The Court denied the petition to expend for final bills. A creditor would have the right to file a claim against the person with disability’s estate for unpaid debts or expenses. The Court ordered the co-guardians to file a petition with the Register of Wills to open the decedent’s estate and, within thirty days, file with the Court a petition to terminate and the final accounting for the period concluding on the date of death of the person with a disability. Id. at 3.  

  1. Durable Personal Power of Attorney.

A Delaware Durable Personal Power of Attorney terminates when the principal dies. 12 Del. C. § 49A-110(a)(1). Likewise, the agent’s authority terminates when the personal power of attorney terminates. 12 Del. C. § 49A-110(b)(4).

Therefore, as in the guardianship context,  upon the death of the principal: (1) the agent appointed by the personal power of attorney lacks authority under that document to pay final expenses, and (2) Delaware’s post-mortem statutory scheme applies: if the assets of the deceased individual require the opening of a probate estate as determined by statute and court rule, the proposed personal representative must file a petition with the Register of Wills to open an estate, be appointed personal representative, and then complete the probate process under Title 12 of the Delaware Code and Court of Chancery Rules Subpart XIX.

  1. Revocable Living Trust.

Revocable Living Trusts resolve the “death” dividing line. In the trust agreement, the trustmaker appoints one or more trustees to serve at each of the relevant times: upon initial trust creation, upon the trustmaker’s incapacity, and upon the trustmaker’s death. Usually the trustmaker is his/her own trustee initially, and names a different or co-trustee to serve upon incapacity, and then upon death, of the trustmaker. Assets properly titled in trust name before the trustmaker’s death are part of the trust after the trustmaker’s death and do not pass through probate. The successor trustee to serve upon death of the trustmaker takes office via the terms of the trust agreement which is his/her source of legal authority. The transition is smooth and requires no court involvement. Final bills are paid with trust assets by that successor trustee.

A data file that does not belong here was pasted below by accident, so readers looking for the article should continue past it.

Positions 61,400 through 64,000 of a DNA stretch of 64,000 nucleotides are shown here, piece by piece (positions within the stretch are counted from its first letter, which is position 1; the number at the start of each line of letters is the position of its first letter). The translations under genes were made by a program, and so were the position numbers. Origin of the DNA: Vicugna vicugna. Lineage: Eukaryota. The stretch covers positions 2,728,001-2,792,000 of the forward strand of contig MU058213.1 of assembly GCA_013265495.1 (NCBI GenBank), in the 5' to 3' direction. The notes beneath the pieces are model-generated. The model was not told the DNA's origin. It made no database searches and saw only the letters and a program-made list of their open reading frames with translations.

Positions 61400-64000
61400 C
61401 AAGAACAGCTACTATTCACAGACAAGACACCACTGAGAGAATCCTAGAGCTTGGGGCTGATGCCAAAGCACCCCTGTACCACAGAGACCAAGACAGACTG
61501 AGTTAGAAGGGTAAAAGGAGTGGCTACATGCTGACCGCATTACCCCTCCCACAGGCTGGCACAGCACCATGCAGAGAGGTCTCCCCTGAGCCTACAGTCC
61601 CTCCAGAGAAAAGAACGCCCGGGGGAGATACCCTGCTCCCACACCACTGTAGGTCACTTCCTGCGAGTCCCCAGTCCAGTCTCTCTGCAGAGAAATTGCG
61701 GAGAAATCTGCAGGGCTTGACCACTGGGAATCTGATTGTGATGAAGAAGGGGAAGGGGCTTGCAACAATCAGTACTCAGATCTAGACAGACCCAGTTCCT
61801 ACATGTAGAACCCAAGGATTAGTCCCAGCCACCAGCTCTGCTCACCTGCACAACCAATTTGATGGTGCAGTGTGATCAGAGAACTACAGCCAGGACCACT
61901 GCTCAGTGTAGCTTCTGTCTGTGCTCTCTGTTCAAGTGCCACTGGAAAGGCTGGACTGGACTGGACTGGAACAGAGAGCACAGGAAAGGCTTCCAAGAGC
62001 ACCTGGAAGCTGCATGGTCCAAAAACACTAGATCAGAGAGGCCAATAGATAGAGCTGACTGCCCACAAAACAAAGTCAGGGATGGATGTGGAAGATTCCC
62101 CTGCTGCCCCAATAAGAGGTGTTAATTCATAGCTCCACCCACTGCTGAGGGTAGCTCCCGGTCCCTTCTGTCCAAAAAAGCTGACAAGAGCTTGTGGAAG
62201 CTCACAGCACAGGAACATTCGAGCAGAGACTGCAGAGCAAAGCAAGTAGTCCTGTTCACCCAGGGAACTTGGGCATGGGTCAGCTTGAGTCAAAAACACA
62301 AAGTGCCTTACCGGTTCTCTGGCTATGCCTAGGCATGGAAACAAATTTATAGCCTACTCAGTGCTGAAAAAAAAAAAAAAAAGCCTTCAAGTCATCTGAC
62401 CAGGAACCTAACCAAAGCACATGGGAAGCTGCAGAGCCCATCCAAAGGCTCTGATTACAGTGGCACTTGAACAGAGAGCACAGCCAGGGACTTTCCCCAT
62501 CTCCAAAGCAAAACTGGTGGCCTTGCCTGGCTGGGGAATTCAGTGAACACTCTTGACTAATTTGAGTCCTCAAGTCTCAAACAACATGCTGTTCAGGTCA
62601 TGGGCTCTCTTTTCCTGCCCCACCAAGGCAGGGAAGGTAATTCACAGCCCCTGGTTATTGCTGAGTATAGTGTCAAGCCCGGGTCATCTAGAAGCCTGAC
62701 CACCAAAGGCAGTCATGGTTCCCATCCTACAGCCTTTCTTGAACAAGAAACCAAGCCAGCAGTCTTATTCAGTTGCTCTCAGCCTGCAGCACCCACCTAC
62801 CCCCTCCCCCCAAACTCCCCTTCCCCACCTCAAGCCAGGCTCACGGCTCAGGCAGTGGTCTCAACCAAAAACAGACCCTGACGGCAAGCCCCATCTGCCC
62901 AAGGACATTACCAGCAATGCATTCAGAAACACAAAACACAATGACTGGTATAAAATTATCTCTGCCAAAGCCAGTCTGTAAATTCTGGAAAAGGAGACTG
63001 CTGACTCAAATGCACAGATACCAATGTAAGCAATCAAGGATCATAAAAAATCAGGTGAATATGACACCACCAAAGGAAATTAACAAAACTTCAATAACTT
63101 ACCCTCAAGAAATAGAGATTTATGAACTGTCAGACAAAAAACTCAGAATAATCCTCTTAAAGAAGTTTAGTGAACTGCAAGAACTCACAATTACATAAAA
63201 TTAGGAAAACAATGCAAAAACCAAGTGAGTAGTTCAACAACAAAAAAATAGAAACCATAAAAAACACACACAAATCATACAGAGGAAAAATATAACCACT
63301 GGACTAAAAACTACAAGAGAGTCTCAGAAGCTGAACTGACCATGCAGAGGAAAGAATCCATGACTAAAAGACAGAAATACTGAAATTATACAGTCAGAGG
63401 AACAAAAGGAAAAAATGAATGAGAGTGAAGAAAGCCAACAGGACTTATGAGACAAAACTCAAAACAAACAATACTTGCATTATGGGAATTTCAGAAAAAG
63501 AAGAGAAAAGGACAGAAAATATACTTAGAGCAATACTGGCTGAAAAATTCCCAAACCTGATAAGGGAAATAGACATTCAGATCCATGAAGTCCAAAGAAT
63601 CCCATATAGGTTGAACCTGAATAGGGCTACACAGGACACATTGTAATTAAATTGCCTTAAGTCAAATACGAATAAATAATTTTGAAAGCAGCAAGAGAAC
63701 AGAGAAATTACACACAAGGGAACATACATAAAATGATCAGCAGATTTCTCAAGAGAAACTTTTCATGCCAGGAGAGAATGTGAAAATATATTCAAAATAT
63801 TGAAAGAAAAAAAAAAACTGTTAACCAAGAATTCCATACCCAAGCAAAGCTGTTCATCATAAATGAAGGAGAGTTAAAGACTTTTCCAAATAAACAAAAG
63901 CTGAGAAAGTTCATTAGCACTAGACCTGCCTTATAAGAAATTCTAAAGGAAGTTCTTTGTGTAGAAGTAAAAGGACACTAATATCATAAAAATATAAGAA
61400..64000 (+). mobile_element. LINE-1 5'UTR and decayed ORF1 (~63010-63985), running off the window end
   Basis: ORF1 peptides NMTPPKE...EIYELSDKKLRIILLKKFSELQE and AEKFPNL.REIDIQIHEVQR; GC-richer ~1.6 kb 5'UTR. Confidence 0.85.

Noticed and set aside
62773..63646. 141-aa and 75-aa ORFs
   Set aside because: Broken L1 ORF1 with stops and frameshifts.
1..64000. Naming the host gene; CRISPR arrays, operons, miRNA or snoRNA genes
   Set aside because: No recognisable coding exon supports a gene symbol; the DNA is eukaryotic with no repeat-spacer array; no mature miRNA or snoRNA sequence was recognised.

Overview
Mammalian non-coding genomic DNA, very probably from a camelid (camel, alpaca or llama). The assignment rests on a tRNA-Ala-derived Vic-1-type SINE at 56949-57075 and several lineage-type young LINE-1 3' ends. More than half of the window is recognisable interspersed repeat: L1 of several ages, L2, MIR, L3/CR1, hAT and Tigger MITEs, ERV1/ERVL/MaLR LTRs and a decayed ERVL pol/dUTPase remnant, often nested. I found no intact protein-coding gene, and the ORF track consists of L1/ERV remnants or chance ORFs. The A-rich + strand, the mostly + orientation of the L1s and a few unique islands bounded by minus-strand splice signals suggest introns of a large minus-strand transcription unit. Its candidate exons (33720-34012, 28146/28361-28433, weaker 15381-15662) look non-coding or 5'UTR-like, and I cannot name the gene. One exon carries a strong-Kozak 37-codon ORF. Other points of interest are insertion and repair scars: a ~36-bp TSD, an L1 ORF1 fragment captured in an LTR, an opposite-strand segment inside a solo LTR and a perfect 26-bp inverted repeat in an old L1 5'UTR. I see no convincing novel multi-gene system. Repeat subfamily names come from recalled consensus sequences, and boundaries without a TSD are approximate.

Revocable living trusts are known for providing ease of post-mortem administration. Many probably think of that benefit mainly in terms of distributing the trust estate to the beneficiaries. But in the short term, long before the beneficiaries are to receive their distributions, the final bills must be ascertained and paid, assets marshaled, and the trust estate wound up. This includes selling the home, determining assets and balances, etc. The trust becomes an administrative trust for the purpose of winding up and receives its own Employer Identification Number, and a Certification of Trust is issued to the successor trustee as authority to act. Post-mortem tasks are significantly easier to complete as trustee of a trust, rather than as personal representative of a probate estate.